October 17, 2015

Tips for Optimizing Application Performance

Written by Tom

keyword icon Happy Apps, Performance monitoring

The best application in the world isn't doing anybody any good if it's not operating. To keep your apps up and running smoothly, you need a clear, complete, and timely view of their inner workings. The more widely distributed your apps' components, the more challenging it can be to deliver this kind of visibility and transparency. New app-performance monitors make it simpler than ever to create custom checks and alerts that help you minimize application downtime.

You can't monitor what you can't see. Gone are the days when all of an application's components resided on a single server, or in a single data center. Now the various pieces of your business's critical applications are likely to be dispersed far and wide. Just as ensuring application uptime becomes more critical, it becomes more difficult to determine how well the app is performing, particularly from a customer's perspective.

Difficult, yes. Impossible, no. New services are helping DevOps teams keep a close watch over the performance of their applications via custom checks and dashboard interfaces. They do so in a way that's simple, efficient, affordable, and reliable. Underlying these new approaches to maximizing uptime is a redefinition of what precisely constitutes "uptime."

It no longer makes any sense to boil application performance down to a single number. In a January 28, 2015, article, Diginomica's Phil Wainewright gives the example of a retail site experiencing a slowdown. Knowing that page loads slowed from one-tenth of a second to four or five seconds is less useful than knowing how many customers abandoned the site because of the slow page loads, how close those lost customers were to completing a purchase, and whether they ever returned.

Stop 'hugging servers' and start embracing immutability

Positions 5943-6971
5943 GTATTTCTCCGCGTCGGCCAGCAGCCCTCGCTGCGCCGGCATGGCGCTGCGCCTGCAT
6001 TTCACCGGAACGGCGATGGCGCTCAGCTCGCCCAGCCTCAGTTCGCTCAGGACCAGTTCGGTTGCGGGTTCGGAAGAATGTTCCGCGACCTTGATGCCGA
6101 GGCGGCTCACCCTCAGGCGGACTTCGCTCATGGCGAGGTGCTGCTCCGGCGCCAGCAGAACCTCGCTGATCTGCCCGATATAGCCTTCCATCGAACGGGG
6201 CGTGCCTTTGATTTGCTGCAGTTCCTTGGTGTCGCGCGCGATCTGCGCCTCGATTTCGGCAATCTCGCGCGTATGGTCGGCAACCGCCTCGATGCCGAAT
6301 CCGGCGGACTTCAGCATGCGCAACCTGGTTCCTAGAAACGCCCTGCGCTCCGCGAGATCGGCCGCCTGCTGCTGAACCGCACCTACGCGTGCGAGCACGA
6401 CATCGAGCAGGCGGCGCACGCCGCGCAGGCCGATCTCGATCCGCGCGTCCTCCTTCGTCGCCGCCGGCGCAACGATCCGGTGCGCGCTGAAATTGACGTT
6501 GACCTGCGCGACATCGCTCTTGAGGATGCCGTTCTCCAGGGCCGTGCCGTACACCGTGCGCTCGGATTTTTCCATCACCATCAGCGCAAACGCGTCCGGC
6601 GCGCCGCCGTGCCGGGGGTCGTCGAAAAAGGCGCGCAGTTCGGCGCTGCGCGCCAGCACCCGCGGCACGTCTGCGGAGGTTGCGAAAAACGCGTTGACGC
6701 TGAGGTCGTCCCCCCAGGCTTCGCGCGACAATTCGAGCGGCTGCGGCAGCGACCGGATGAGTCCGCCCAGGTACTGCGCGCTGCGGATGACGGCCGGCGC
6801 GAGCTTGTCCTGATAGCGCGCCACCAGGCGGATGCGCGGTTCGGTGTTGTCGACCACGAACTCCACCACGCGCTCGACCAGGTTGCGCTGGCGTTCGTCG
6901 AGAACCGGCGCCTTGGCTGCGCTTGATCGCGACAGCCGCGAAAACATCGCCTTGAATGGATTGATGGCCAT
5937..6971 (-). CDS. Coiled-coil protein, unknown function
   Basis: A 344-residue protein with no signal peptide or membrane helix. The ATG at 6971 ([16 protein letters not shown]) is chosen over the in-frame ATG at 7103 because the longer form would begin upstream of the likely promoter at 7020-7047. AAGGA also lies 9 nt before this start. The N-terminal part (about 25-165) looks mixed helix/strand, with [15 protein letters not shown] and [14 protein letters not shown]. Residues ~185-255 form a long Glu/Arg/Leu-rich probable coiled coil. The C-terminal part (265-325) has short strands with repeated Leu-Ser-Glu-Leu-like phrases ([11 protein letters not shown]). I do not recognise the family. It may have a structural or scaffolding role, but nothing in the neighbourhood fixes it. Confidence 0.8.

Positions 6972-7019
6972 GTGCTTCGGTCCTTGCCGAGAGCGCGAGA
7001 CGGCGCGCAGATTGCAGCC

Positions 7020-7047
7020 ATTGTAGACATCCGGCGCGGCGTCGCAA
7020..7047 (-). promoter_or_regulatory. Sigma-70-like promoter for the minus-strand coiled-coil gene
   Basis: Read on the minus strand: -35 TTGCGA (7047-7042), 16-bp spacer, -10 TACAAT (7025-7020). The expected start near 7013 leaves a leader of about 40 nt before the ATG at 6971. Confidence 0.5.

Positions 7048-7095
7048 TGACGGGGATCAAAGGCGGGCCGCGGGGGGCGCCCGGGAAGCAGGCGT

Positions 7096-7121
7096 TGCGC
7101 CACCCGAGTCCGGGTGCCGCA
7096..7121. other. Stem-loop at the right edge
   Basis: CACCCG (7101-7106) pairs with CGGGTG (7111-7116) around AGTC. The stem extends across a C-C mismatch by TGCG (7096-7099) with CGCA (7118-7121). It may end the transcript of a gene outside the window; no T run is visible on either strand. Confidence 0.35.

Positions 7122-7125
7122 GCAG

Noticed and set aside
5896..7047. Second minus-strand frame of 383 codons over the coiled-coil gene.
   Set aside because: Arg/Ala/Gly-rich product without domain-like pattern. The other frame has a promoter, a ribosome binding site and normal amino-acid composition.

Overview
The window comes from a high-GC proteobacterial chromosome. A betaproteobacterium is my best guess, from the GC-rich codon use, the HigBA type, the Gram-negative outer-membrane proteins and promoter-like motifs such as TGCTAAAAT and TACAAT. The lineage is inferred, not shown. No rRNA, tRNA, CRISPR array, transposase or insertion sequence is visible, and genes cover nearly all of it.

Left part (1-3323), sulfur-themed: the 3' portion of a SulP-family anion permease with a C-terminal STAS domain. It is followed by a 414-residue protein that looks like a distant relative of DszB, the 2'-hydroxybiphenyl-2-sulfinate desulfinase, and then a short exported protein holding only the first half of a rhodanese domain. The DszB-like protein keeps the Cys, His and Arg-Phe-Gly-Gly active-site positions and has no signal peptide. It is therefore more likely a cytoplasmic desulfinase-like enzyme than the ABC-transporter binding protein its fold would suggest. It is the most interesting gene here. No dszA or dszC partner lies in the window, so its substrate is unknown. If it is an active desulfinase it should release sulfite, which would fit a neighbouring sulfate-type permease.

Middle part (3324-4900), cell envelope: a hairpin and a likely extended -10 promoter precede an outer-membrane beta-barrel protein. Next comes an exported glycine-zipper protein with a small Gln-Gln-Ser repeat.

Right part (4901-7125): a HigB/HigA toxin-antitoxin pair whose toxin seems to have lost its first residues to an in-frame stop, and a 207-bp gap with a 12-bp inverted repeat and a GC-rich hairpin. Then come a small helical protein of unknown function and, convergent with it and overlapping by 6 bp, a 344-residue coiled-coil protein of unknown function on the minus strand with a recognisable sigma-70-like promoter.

Sometimes it takes time for the full impact of a new technology to sink in. The cloud frees organizations from hardware, but more importantly, it makes immutability possible. As Josha Stella writes in a June 9, 2015, article on O'Reilly Radar, the cloud's immutable infrastructure means that "once you instantiate something, you never change it."

Instead of updating the running instance, you replace it, as illustrated in the diagram sequence shown below.

At the build stage, the app and OS switch from out of service to in service in both the mutable and immutable models. Source: Josha Stella, via O'Reilly Radar

At the patch-app stage, the app and the OS are out of service in the mutable model, but in the immutable model, app v1 stays in service until app v2 is instantiated. Source: Josha Stella, via O'Reilly Radar

Likewise, in the patch-OS stage of the mutable model, the app and OS are out of service, while OS v1 stays in service in the immutable model until OS v2 is instantiated. Source: Josha Stella, via O'Reilly Radar

Stella identifies four principal benefits of immutable infrastructures:

  1. Simplified operations because you no longer have to track changes or otherwise maintain running instances; instead, you replace them in a way that makes rollbacks easy should any problems arise with the new instances.
  2. Fewer failures via continuous deployments; with an immutable infrastructure, you always know what's running and how well it's behaving.
  3. Fewer errors and alerts; replacing rather than maintaining instances reduces configuration drift and vulnerability surface, while making it easier to ensure compliance with service level agreements.
  4. Recovery from service failures is automated, which makes cloud reboots of underlying instances more graceful and application downtime less likely.

The most efficient way to monitor the availability and performance of apps, databases, and systems is the Happy Apps service, which lets you create checks for the web, MySQL, MongoDB, Redis, Riak, and ElasticSearch. Happy Apps is a robust app-management solution that supports SSH and agent-based connectivity to all your apps on public, private, and hybrid clouds. The service provides dependency maps for determining the impact your IT systems will have on other apps.

All checks performed on your apps are collected in easy-to-read reports that can be analyzed to identify repeating patterns and performance glitches over time. If you're looking for ways to save time, trouble, and money when managing your apps, visit Happy Apps to sign up for free.